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Ask the Next Question
We Don't Always Seek Our Teachers

By Lesley Brogan

August 1999

Fear is defined as an unpleasant emotion caused by expectation or awareness of danger. We've all experienced that lump of ice in our stomachs.

I have no idea how it feels to be HIV+. I've been tested for HIV, because I believe that everyone needs to be tested (one woman's opinion). But when I went back to receive my test results, I was pretty sure that I was negative -- I didn't have much of an aching in my gut. I have no idea what it would be like to walk into a medical facility with a genuine iceberg in my stomach, sit down in that straight-back chair, and expect to hear the results that might very well be, "You have tested positive for HIV."

Recently I caught a shadow of a glimpse of the iceberg. Something was told to me about my body that I didn't want to know. I felt out of control and afraid.

About three months ago I was having difficulty swallowing, at times to the point that I couldn't catch my breath. It was a frightening experience. It was alarming, mainly because I didn't know what was happening. I felt out of control. My doctor ordered an upper GI and we talked briefly about the possibilities of what might be discovered. She said she would notify me with the results. Well, it turned out that I didn't have to wait for her notification. Almost as soon as I took a long swallow of that wicked-tasting stuff, the attending physician said, "There it is." "What?" I asked innocently. "There is your hiatal hernia," he replied, so matter-of-factly.

So how did I respond? Did I research the Internet for "everything you've always wanted to know about hiatal hernias?" Did I reach for the phone and call my physician and begin treatment? Did I change one thing in my routine? Nope. I waited. Believing that, if my very own doctor didn't tell me this news, then it obviously was not true. And if it wasn't true, then I was off the hook for any personal participation.

Granted, my experience with this darn hernia is not even in the same league with HIV, but in some ways, it is similar. When I attended an HIV/AIDS conference in Chicago earlier this summer, one of the presenters went on and on with reasons why folks don't go back for their HIV test results. She listed transportation, child care, difficulty in getting off work -- and I grant you, all of these are valid reasons. But I think there's also the truth that sometimes, we just don't want to know.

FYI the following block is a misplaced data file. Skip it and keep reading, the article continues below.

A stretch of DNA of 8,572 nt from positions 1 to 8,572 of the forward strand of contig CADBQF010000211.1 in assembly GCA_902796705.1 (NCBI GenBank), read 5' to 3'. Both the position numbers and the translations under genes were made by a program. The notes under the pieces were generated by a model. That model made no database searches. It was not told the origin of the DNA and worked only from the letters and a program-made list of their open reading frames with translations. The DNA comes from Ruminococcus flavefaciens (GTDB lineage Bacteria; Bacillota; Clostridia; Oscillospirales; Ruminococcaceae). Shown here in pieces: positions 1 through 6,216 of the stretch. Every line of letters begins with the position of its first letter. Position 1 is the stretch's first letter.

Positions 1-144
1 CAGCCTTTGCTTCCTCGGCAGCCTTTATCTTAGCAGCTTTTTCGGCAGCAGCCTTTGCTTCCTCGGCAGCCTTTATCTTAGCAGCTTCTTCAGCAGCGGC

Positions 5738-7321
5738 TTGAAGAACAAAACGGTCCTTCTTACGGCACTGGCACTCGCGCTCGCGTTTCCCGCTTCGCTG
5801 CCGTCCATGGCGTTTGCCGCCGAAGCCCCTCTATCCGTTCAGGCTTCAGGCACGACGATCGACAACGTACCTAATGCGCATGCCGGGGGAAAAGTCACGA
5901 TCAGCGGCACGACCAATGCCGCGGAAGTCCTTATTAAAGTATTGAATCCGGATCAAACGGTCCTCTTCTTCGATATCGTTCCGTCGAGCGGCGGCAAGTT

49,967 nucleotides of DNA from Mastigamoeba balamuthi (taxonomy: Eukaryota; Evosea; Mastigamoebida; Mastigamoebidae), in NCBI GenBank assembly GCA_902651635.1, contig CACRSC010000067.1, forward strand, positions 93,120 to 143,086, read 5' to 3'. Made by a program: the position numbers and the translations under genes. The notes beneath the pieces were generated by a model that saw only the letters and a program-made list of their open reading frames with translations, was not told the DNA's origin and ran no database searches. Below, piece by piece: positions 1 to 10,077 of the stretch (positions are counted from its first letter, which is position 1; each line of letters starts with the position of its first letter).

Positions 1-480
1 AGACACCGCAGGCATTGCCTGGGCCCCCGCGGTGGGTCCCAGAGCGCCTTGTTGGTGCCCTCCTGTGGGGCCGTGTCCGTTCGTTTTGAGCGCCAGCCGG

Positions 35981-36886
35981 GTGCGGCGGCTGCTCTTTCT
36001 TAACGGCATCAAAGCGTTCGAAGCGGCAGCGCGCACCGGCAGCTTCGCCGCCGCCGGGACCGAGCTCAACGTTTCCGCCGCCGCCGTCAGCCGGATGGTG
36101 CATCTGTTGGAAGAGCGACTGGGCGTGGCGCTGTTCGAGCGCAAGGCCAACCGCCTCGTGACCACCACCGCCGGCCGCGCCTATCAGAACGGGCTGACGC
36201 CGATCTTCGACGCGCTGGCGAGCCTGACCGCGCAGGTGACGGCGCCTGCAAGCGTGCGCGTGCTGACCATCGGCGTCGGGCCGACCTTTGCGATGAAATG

We don't always want to have our eyes fully opened. We don't always want to be in the position of, "OK, now what?" Yes, I am a believer that information = power. That is a truth. But with that truth often comes burdensome responsibilities. With that truth, often comes lifestyle changes.

After a frustrating phone conversation, not long ago, a peer counselor came to me to vent his feelings. He was frustrated because the caller had a pretty good idea that he needed to go get an HIV test. The peer counselor believed the caller knew this even before his call to ASP. Our volunteer was furious, because -- even after this phone call -- the caller was most probably going to continue to avoid getting tested.

This good-intentioned, well-trained peer counselor had provided "perfect explanations" and an ironclad case for HIV testing. He shared reasons such as: 1) You don't really know whether or not you are HIV+ until you have this test (i.e. you don't even know yet if you need to be upset), 2) You will have more choices and more power if you know this information, 3) There are so many resources available to folks these days, and 4) With all of the new medications, there are many varied avenues for treatment.

Red-faced and exasperated, this volunteer looked to me for his validation. All I could say to him was "Sometimes we don't know all that we are asking of folks to take the next step." Fear is a powerful feeling.

For me, there were several contributing factors to denying my doggone hernia. One is shame. This hernia is probably a result of not taking good care of this earthly vessel. Another factor is laziness. I've got plenty going on now, and frankly, changing my diet and my ways of responding to stress are not changes I welcome with open arms. Another is this "fast-fix culture" of ours. I'm used to drive through windows (I know, I know, see my earlier factors about shame and laziness) and TV's melodramas that resolve every week in less than an hour (counting commercials). This new "problem" should be equally as cooperative and quickly solved. Or maybe not.

They say teachers come to us in many ways. This dad-gum hernia is already proving to be one for me. Polly Berrien Berends says it well, "Everything that happens to you is your teacher. The secret is to learn to sit at the feet of your life and be taught." And so begins the lesson.

This article was provided by AIDS Survival Project. It is a part of the publication Survival News. You can find this article online by typing this address into your Web browser:

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